For Australia: chicken will remain subject to MFN rates, as agreed under the bilateral FTA.

Sheep meat

For Australia and New Zealand: sheep meat will remain subject to the staging agreed under these members’ bilateral FTAs with the UK.

Pros and cons

Joining the CPTPP could have both positive and negative impacts on the British red meat industry. On one hand, the CPTPP would provide UK red meat producers with improved market access to countries such as Malaysia and Vietnam, which could increase exports and potentially lead to increased profits. The CPTPP would also reduce tariffs on UK red meat exports, making them more competitive in these markets.

However, the agreement will also open the UK market to imports of red meat from other CPTPP countries, which could potentially lead to increased competition for UK producers. This could lead to lower prices for UK red meat, and in turn, lower profits for producers.

Overall, the impact of the CPTPP on the UK red meat industry will depend on a range of factors, including the specific terms of the agreements with individual countries, the level of competition from imports, and the ability of UK producers to take advantage of the improved market access provided by the agreement.

Over the next two to three years it is unlikely that anyone in the industry will be impacted for better or worse by this deal. For evidence of whether the UK’s accession to the CPTPP will have a positive or negative effect on its domestic industry, we’ll have to wait much longer for market forces to play out.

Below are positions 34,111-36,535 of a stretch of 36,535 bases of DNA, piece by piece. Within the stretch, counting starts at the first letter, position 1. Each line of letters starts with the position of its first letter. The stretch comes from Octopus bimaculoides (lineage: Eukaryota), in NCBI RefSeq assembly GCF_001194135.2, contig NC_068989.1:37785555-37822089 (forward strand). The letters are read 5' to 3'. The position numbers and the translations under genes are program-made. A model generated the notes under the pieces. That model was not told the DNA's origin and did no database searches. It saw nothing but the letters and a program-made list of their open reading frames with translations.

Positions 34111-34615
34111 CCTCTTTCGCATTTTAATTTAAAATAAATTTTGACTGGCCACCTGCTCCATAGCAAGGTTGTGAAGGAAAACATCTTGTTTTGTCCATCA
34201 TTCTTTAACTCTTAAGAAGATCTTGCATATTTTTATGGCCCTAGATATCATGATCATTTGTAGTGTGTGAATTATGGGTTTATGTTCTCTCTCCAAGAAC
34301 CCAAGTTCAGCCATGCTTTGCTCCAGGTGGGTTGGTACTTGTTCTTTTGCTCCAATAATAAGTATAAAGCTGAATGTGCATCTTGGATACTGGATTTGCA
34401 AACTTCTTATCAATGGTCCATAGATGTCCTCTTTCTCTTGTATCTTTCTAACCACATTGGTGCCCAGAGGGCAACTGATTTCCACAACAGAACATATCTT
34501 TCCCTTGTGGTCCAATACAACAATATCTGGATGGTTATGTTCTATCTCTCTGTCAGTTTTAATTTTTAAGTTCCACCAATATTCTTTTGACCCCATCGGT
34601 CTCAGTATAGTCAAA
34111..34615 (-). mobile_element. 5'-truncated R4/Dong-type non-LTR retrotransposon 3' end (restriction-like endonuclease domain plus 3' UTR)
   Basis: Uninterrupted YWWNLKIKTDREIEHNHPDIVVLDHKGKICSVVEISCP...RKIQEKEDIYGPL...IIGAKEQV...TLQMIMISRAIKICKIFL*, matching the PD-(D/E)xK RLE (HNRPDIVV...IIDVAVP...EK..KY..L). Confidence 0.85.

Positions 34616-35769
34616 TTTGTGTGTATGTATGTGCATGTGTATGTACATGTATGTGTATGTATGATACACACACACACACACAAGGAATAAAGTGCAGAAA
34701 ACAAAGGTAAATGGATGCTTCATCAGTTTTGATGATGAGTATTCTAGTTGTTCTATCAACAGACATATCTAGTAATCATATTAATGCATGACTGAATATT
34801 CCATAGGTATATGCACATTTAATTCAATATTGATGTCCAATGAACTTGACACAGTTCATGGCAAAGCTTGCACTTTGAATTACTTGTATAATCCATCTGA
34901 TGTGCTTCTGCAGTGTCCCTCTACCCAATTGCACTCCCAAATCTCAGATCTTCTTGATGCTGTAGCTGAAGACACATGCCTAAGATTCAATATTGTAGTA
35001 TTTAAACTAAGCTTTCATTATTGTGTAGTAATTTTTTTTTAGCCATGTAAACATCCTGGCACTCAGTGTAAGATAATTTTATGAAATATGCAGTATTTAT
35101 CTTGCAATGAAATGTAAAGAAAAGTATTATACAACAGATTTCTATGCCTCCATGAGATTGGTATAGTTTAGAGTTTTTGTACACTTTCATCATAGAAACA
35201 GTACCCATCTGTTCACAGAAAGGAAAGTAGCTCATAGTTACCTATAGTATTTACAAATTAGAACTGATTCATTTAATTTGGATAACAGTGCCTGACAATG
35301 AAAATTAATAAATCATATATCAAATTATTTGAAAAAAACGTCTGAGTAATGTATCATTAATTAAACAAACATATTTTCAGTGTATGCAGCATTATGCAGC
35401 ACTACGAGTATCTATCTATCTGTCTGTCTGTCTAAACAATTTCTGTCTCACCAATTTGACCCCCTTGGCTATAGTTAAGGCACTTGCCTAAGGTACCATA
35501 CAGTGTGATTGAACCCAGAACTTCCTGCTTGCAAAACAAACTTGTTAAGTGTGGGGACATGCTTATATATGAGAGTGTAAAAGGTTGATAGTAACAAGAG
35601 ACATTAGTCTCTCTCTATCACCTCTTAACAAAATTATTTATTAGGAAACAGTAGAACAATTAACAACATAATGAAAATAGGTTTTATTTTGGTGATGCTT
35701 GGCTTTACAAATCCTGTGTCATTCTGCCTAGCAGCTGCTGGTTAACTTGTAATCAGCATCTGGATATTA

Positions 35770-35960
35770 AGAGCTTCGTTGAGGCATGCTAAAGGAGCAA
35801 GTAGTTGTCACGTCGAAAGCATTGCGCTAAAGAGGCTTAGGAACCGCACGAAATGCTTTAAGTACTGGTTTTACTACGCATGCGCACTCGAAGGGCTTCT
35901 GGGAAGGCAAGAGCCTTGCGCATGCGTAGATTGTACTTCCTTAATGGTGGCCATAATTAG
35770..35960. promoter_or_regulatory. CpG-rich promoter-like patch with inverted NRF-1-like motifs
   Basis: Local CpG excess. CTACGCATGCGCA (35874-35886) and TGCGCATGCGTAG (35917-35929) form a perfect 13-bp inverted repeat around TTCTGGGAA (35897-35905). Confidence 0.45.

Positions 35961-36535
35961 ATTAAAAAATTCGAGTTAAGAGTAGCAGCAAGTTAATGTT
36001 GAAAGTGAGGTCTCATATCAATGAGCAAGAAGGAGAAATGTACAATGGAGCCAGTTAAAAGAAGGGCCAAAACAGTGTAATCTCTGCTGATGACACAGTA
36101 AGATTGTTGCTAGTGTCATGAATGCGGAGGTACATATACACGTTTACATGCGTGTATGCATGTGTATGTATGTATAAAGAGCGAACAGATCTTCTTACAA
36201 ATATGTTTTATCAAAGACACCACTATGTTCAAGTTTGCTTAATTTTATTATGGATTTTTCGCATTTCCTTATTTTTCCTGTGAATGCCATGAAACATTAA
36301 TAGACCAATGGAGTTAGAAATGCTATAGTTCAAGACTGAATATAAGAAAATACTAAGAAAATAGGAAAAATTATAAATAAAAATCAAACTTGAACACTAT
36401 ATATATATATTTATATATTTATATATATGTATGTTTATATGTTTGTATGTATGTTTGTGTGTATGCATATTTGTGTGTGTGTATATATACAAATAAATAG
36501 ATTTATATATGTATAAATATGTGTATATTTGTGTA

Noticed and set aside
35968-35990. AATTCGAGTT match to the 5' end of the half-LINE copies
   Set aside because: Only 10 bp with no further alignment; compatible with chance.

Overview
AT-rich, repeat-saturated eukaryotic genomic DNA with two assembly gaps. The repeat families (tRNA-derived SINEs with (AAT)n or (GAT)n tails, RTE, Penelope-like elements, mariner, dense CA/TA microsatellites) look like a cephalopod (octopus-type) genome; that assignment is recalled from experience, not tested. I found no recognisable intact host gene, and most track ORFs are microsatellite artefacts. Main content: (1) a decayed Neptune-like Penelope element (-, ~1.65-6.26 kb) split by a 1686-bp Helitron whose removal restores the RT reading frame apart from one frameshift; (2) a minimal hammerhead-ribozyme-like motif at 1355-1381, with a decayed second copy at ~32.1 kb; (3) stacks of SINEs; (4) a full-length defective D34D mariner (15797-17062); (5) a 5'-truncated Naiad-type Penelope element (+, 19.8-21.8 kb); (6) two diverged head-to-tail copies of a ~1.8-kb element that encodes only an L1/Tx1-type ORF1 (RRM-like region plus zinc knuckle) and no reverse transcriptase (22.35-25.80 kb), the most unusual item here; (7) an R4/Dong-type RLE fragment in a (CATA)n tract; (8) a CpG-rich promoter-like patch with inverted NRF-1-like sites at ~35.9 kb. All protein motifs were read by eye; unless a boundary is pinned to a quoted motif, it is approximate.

Of course, there is still one trade agreement yet to be negotiated that could potentially have the biggest impact on UK businesses regardless of which sector they’re in. Negotiations for the much-heralded agreement with the US began in May 2020 but halted in October of that year. According to the latest update from the UK Government: “An agreement is not expected soon.”

In the meantime, the UK has been seeking Memorandums of Understanding with individual US states. These are not full trade agreements and do not reduce tariffs, but so far three have been signed with Indiana and North and South Carolina.

Nick Allen, CEO British Meat Processors Association

About Nick Allen

Nick is CEO of the British Meat Processors Association (BMPA) which is the leading trade association in the meat and meat product industry.